As the E-Wire was sitting in Ways & Means taking notes, we got an e-mail from the Chief Clerk's office sharing that several education bills will be taken up in the House. The following bills were considered in this order:
- HB 1011 Military/resident tuition - House version of the Senate Bill which gives military families in state resident exemption waiver
- HB 2017 Certified school employees - Should the state budget not be passed during the regular legislative session, school districts would be allowed to extend the deadline to send nonrenewal notices to certificated by one month.
- HB 2167 - Technical Correction bill on date of implementation by which challenged schools are identified
- HB 2228 - Consumer protection bill for students in private vocational or higher education institutions
- HB 2276 - Allows ESD's to manage residential schools if requested by the school district
- HB 2285 Dual credit coursework - Requires the Student Achievement Council to study school district policies on dual track courses and their availability and to make recommendations to the H.Education Committees of the Legislature.
- HB 2336 Higher ed department budgets - Requires state colleges and universities to put their budgets online within 60 days of adoption.
- HB 2398 Community college degrees - Bill permits community colleges which are currently allowed to confer applied baccalaureate degrees to confer honorary bachelor of applied science degrees.
- HB 2546 Higher education provisions - Makes technical and de-codifying corrections
- HB 2575 Teacher assignment data - Requiring that teacher assignment and reassignment data be included in data submitted to the office of the superintendent of public instruction.
- HB 2583 Charter school CEOs - Adding charter school chief executive officers to the list of individuals who may file complaints of unprofessional conduct regarding certificated employees.
- HB 2605 Student restraint, isolation - Making school district policies on restraint or isolation of certain students available to parents and guardians
- HB 2651 Higher ed transparency - Requires creation of a H.Education transparency web site which will allow easy access to revenues and expenditures of public institutions of H.Education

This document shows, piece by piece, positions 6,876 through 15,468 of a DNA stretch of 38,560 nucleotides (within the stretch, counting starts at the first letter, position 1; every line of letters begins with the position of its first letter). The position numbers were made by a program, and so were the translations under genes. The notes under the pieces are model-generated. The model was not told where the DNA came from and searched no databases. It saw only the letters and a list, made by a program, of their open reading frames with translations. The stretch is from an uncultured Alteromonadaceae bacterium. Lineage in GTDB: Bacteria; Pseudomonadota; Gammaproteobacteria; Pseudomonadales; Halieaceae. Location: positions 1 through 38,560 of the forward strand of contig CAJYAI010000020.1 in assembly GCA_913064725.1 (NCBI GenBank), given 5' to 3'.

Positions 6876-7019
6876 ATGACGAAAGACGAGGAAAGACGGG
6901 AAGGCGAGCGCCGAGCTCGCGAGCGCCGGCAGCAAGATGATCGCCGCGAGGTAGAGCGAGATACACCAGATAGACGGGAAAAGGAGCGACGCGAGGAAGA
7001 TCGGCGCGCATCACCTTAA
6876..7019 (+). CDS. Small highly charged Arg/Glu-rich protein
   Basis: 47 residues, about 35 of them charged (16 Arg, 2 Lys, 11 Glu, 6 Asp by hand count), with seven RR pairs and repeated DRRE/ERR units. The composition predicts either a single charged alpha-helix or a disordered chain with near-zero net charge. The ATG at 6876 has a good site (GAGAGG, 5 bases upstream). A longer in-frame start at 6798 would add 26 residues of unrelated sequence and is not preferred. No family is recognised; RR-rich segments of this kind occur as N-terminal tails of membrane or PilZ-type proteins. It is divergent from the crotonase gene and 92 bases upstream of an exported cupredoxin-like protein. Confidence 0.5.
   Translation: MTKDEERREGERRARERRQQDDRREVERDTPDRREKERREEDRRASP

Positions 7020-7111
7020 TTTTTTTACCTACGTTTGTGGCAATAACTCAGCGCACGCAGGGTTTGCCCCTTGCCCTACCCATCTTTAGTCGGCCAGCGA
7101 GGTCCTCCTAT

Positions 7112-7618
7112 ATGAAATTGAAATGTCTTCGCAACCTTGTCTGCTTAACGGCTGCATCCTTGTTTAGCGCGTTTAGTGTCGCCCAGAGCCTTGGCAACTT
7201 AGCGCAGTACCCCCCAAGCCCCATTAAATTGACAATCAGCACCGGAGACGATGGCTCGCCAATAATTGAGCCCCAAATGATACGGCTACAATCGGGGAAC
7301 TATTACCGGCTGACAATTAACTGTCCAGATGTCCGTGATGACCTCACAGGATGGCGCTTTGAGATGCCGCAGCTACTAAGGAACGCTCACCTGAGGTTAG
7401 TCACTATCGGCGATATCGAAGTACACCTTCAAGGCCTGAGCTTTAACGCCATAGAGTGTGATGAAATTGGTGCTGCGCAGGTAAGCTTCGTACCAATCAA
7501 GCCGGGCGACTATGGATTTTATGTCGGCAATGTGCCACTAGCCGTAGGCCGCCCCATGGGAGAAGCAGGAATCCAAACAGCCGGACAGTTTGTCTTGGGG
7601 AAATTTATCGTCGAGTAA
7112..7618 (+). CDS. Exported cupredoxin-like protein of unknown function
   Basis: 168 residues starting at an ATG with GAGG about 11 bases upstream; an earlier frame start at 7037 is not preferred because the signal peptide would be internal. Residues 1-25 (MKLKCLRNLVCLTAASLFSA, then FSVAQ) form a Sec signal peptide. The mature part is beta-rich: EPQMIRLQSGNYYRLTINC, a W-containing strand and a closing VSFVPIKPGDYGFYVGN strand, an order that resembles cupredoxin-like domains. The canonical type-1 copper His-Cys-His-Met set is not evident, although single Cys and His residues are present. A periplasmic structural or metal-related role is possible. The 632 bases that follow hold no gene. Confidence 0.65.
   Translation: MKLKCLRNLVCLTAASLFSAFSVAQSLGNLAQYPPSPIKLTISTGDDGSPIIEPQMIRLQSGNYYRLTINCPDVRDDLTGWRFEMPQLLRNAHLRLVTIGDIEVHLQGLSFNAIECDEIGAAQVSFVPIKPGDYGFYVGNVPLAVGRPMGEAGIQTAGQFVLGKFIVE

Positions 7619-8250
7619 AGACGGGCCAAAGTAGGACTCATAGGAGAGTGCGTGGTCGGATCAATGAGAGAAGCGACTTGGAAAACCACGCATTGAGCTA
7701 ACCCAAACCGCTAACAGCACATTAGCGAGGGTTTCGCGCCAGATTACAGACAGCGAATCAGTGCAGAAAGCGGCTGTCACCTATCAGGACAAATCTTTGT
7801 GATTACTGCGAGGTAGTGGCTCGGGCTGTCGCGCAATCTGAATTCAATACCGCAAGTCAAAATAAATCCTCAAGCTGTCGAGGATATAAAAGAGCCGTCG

- HB 2531 Teacher certification - Bill specifies that the design of alternative teacher certification programs are able to evolve over time,removes the requirement that applicants submit proposals, adds that Professional Educator Standards Board (PESB) establish policies and provide oversight and accountability. Adds reporting requirements from PESB and eliminates language that contains specific descriptions of alternate route of teacher certification.
- HB 2165 Early learning/fatalities - Requires a child fatality review to be conducted by the Department of Early Learning if a child dies under the care of a licensed child care center or licensed child care home. The results of the review will be recommendations to the legislature on licensing practices and policies to prevent such incidents in the future.
- HB 2282 Early learning advisory council - Makes changes to the membership of the Early Learning Council
- HB 2191 Child care facilities - Reduces compliance requirements on child care facilities where facilities meet local standards and requires the department to pay for all building inspection fees associated with obtaining a child care license.
- HB 2722 Domestic violence assault - Increases the age of mandatory arrest for domestic violence assault from age 16 to 18, allows officers discretion to place 16 and 17 year olds who commit an assault under arrest if certain criteria are met.
- HB 1675 Makes changes to the adoption process to include pre and post placement reports on parents planned approach to child discipline and punishment; provides that DSHS establish procedures and requirements on adoption disruption and dissolution and the factors leading to these instances.
- HB 1027 - Implementing changes to child support based on the child support schedule work group report.
Most of the bills passed without substantial opposition, but a few will have challenges when they reach the Senate. It's 5:15 now and the House has broken up for Caucus then a rolling Dinner. They are likely going to be heading back on the floor for a late night. The E-Wire plans on holding out with his former colleagues.
More to come later!